Today’s Posts by Joe Farace
As the 2019 racing seasons begin to wind down, here are some ideas to kick around, maybe, for next season. After all the 2020 Rolex 24 at Daytona is Thursday, January 23, 2020 to Sunday, January 26, 2020. It’ll be here before you know it.
Some of following suggestions about photographing motorsports may seem obvious to some of this blog’s readers but if you follow them I’ll guarantee that it will result in your capturing better images because there won’t be any non-photographic distractions:
Park your vehicle in a designated parking spot. The last thing you need to hear when you are getting ready to photograph a championship event is the race announcer calling “will the owner of the orange Gremlin, please move your car or be towed.”
Remain behind safety barriers at all times. But safety barriers are not set up everywhere around a track so use your judgment when choosing a place to photograph the race. If you’re not sure about the location that you’ve selected, chances are a safety worker will shortly arrive and ask you to move. Be nice to them; they have a tough enough job.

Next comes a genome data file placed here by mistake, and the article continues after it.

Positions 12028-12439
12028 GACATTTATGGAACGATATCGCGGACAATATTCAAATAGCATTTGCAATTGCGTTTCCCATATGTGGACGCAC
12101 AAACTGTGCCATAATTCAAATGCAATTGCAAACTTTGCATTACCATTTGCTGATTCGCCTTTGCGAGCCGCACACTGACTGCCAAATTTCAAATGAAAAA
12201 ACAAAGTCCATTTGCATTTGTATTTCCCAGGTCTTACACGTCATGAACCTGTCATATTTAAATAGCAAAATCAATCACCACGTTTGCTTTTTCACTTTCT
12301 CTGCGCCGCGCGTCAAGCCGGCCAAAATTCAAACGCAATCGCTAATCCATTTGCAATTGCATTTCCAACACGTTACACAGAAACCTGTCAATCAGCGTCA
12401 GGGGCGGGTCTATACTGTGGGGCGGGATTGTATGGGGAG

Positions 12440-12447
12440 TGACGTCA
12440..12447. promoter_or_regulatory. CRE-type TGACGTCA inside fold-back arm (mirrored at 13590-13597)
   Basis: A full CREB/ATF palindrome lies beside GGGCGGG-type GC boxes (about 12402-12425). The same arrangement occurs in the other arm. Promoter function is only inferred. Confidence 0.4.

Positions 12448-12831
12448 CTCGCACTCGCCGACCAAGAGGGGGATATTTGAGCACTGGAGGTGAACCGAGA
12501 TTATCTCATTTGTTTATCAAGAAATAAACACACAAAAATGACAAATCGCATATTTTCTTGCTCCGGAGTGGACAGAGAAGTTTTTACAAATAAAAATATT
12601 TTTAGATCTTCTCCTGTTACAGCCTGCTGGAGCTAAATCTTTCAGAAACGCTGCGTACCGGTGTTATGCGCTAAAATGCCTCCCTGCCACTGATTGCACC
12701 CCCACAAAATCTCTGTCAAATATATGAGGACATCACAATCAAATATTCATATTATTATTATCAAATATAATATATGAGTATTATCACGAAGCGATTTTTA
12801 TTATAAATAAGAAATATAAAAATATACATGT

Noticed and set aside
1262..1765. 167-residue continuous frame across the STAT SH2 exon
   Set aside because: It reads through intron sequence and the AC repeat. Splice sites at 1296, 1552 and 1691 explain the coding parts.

It may not be hot at the track but it surely will be loud. Be sure to bring a pair earplugs. If you don’t have a set, most track’s concession stands sell inexpensive earplugs but plan ahead and make sure to have several pair in your camera bag. They are easy to loose but are inexpensive to replace. Be ready to share your extras. As Emeril always says: “Make a friend.” Share with someone who forgot theirs.
Be alert while in the area behind the pits because there will be many scooters, 4-wheelers, motorcycles, or golf carts transporting people around. Be alert for cars getting ready to enter the staging area. Race cars don’t have horns like the family jalopy but you should hear them coming—even wearing earplugs.
As with most professional sport facilities, photographers are typically allowed to make video or still pictures of the vehicles for personal use and they may not be sold or marketed without having a prior arrangement from the speedway and/or the sanctioning body. Save yourself legal hassle but taking care of this when obtaining your track credentials. Even if the sanctioning body won’t permit photo sales, that doesn’t mean you can’t sell photographs to the teams and racers—especially during amateur events.
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